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CULTURAL EQUITY POLICY
Mental Health Association in Orange County, Inc. (MHA) seeks to provide individuals and families with high quality, community based and recovery oriented services that respect cultural differences and foster hope, strength and self-determination. Special consideration is given to individuals and families with high needs and low resources. MHA operates on the fundamental principle that it is the right of every culture to express itself, develop, and thrive in an environment free from oppression.
MHA is committed to creating and sustaining an environment in which staff, volunteers, program participants and others are treated with respect and dignity. MHA representatives shall not participate in, nor tolerate situations in which persons are maligned or mistreated, for reasons including but not limited to race, color, religion, sex, marital status, familial status, military or veteran status, age, disability, national origin, citizenship, sexual orientation, genetic information, status as a victim of domestic violence, or any other status protected by federal, state, or local law. All MHA representatives will actively promote an environment consistent with these principles and guidelines.
VISION FOR CULTURALLY EQUITABLE SERVICES
MHA defines “Culture” as the distinctive spiritual, intellectual, emotional and material traditions and features of a people, and “Equitable” as meaning fair and just. As a matter of principle, then, all cultures had the inherent right to develop, expecting fair and just treatment in relationship to all other cultures. However, historically non-European cultures (Native American, African, Asian, Polynesian, Latin American, etc.) and non- conventional groups (LGBTQ community, individuals with disabilities, individuals who are homeless, Muslim, Jewish and other non-Christian communities, etc.) have not received a fair share of resources. As a result, it is MHA’s goal to understand circumstances effecting fair access to resources, healthcare, education, livelihood, full participation in the governmental process and inclusive community life.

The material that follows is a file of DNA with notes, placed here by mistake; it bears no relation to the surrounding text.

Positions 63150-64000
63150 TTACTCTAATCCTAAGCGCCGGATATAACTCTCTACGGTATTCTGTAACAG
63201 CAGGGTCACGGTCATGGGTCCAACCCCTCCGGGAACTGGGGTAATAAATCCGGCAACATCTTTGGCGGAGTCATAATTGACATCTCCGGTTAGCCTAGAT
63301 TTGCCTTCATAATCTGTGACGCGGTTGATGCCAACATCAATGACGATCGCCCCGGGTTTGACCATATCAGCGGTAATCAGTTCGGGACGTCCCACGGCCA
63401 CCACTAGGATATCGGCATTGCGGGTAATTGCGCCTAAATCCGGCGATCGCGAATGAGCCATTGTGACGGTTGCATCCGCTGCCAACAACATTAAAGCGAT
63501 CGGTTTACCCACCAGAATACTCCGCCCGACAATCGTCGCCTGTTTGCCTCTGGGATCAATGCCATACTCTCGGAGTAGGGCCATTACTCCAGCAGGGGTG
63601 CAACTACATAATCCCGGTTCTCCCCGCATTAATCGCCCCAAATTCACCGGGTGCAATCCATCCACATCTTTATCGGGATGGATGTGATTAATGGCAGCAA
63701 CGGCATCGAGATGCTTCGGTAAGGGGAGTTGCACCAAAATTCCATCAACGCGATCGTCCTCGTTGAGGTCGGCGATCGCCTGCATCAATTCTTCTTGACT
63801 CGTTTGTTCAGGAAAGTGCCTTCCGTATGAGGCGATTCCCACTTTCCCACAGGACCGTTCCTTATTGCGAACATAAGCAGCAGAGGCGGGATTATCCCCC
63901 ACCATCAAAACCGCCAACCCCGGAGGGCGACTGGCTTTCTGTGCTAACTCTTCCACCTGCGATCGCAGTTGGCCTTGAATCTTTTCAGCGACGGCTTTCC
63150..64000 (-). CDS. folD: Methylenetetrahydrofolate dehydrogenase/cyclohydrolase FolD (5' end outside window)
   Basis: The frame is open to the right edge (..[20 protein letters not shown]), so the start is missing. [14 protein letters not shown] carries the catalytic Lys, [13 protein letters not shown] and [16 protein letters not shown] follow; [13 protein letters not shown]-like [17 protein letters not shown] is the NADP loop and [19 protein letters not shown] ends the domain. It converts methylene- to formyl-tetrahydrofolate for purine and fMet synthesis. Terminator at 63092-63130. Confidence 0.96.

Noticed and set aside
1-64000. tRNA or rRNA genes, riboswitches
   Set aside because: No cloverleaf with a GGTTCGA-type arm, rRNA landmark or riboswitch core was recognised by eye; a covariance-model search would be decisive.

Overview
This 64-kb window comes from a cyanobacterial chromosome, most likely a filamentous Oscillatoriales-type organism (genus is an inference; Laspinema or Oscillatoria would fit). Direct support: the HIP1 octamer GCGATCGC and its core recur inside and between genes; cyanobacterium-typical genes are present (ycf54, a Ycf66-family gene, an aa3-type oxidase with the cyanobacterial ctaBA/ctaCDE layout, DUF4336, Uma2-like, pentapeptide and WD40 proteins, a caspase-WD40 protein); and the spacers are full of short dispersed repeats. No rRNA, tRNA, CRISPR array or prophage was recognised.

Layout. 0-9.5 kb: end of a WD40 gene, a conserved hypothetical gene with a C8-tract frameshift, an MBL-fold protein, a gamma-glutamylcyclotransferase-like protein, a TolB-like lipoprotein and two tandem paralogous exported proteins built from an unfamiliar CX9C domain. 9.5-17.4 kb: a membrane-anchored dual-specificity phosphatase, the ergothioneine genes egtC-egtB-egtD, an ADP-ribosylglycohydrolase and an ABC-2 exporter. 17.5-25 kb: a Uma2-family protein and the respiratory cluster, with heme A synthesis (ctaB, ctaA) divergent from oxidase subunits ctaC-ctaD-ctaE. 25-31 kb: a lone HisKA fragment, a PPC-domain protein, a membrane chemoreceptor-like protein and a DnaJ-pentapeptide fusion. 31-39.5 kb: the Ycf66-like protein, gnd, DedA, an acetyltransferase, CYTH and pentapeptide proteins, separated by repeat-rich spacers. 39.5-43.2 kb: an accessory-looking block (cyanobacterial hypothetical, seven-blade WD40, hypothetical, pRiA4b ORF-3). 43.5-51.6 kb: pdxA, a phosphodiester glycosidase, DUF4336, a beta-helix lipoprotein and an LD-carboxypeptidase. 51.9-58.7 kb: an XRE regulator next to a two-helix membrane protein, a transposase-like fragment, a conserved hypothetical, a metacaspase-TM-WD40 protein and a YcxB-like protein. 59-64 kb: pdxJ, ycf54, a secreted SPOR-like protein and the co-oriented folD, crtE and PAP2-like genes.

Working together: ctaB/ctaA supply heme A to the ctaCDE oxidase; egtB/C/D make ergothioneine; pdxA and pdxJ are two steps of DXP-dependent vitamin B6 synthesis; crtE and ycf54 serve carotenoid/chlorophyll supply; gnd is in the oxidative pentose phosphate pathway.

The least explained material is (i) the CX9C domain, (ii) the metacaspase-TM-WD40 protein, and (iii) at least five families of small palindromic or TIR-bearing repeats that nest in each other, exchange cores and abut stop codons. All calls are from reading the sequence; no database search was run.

In order to achieve Cultural Equity, MHA works to redress, decrease and ultimately eliminate historic imbalances in favor of European and traditional groups.
MHA believes that cultural equity is fundamental to providing quality services that promote individual and family strengths, dignity and self-reliance. Cultural equity broadens and enriches the delivery of services by providing a more holistic, relevant view of the world and the helping process. Cultural equity does not stand apart from, but is intrinsic to good service practices.
Cultural equity demands an ongoing commitment to openness and learning, taking time and taking risks, sitting with uncertainty and discomfort, and not having quick solutions or easy answers. It involves building trust, mentoring, developing and nurturing a frame of reference that considers alliances across cultures as enriching rather than threatening.
To that end, MHA will be guided by five values:·
- Inclusiveness: MHA will actively seek out, incorporate and benefit from staff and volunteers who bring a broad array of multicultural perspectives. These perspectives will be evidenced in how MHA makes policy, personnel and administrative and service delivery decisions, and creates an open and welcoming environment.
- Cultural Allies: It is not enough to only increase the diversity of MHA’s staff and volunteers, its work environment must promote reciprocal sharing and learning across cultural groups. Building allies across cultural groups is MHA’s vehicle for promoting partnerships, equality and community.
- Self-Awareness: All persons have cultural attributes that connect them to and separate them from others. By exploring, validating and acknowledging these attributes in one’s own culture, as well as in others’ cultures, it is possible to create greater opportunity to build relationships and alliances across cultural groups.
- Diversity: While every person is unique and cannot be fully defined by cultural attributes, some characteristics of cultural heritage are basic to any individual or group. Understanding and appreciating the diverse cultural complexities that influence identity, assumptions, behaviors, expectations and beliefs can greatly benefit all aspects of human interaction.
- Involvement: MHA organizational and informal relationships with multiple cultural groups in the community, as well as the personal connections of its staff and volunteers, are prerequisites to better understanding and advocating for those facing complex challenges.
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MHA Office (845) 342-2400